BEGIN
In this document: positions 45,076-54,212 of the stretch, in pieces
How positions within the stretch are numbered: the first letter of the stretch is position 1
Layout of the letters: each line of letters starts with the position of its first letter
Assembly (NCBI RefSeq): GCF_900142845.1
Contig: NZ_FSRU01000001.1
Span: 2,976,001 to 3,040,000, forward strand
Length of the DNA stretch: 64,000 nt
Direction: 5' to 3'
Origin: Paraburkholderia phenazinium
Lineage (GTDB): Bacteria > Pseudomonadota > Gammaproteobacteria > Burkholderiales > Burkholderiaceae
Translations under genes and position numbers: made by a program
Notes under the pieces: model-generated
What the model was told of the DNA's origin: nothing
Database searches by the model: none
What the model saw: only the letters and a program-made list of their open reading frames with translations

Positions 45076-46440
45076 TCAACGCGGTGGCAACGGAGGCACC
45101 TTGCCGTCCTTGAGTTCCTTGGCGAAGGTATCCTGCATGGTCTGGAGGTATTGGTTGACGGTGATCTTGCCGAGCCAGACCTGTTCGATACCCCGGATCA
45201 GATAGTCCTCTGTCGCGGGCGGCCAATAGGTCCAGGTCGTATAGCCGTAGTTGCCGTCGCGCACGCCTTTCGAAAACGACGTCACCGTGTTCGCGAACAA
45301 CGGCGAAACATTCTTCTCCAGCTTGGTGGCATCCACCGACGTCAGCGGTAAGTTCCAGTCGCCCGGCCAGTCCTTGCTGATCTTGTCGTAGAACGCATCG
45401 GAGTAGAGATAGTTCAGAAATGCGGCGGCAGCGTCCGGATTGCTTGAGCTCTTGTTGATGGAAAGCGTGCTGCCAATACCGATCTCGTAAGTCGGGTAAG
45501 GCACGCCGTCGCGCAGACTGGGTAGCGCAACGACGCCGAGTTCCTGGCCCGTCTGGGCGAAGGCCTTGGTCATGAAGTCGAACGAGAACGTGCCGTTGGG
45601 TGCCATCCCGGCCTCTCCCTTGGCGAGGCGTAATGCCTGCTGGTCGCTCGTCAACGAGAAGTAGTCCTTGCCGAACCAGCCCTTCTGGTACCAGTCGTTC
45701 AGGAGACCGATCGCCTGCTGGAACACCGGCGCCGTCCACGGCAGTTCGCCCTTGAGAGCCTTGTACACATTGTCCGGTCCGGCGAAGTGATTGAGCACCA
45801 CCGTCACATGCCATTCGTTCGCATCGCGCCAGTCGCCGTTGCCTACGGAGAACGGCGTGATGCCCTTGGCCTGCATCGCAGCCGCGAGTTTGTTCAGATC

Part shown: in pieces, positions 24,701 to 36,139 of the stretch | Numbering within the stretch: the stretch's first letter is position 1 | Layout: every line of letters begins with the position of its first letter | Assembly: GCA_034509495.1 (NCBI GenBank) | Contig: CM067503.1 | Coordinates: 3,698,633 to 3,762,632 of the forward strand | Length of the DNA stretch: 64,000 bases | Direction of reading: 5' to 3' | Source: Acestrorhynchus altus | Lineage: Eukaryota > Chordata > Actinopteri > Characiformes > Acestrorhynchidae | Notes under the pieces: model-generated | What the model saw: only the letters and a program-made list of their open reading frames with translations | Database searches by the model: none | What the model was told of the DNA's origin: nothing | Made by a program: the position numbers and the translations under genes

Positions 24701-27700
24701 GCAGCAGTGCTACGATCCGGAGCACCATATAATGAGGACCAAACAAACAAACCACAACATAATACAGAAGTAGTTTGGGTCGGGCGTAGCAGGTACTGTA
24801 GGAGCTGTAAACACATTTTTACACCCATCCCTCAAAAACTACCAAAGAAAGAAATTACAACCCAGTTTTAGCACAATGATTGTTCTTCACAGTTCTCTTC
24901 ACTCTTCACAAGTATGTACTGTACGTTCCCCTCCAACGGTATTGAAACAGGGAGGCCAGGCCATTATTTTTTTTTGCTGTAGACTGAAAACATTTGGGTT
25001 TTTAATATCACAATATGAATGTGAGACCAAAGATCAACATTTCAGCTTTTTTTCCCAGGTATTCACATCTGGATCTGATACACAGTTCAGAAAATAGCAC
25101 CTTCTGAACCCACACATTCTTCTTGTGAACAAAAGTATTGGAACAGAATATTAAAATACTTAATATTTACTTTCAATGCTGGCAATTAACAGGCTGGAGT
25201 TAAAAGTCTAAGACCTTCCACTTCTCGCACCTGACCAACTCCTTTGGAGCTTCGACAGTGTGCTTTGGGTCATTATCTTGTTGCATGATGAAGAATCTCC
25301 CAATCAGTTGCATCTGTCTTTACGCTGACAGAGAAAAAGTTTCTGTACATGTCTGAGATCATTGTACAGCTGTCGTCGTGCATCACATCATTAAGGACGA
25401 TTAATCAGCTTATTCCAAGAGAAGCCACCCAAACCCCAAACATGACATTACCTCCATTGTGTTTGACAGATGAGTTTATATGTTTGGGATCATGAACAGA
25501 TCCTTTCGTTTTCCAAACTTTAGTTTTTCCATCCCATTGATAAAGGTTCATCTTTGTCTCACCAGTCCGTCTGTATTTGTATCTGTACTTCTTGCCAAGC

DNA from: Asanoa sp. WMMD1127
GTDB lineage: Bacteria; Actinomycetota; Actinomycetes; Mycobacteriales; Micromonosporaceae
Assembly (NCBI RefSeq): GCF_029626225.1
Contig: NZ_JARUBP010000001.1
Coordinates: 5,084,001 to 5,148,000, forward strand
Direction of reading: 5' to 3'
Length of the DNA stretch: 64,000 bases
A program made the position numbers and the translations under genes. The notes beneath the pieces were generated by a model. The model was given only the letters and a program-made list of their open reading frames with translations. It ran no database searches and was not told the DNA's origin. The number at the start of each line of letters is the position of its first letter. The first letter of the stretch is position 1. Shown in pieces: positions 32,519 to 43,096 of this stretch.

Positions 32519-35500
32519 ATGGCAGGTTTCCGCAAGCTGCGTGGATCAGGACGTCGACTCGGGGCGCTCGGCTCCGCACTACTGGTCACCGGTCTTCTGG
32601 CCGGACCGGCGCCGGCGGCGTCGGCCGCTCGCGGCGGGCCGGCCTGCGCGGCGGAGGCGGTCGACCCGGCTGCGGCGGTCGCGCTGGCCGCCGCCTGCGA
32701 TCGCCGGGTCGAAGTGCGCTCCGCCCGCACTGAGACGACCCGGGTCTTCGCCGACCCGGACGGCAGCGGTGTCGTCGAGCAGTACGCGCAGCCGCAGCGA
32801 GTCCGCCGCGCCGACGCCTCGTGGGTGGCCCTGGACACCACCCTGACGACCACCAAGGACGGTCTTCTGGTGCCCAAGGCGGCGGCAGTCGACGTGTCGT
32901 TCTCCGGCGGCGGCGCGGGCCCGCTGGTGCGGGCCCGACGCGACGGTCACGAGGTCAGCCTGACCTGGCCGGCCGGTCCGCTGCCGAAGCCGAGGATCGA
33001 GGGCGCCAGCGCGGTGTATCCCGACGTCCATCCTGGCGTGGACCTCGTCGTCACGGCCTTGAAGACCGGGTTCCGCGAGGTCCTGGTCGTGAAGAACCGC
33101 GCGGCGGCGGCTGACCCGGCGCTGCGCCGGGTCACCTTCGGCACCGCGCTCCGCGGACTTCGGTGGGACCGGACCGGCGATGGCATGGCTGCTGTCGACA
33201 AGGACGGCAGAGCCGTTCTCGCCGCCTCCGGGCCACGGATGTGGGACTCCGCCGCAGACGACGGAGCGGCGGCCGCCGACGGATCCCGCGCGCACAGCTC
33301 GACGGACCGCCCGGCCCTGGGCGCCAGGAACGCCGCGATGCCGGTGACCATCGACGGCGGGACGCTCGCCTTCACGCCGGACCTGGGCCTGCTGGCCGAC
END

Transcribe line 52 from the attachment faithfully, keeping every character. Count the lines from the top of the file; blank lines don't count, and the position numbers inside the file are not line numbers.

33101 GCGGCGGCGGCTGACCCGGCGCTGCGCCGGGTCACCTTCGGCACCGCGCTCCGCGGACTTCGGTGGGACCGGACCGGCGATGGCATGGCTGCTGTCGACA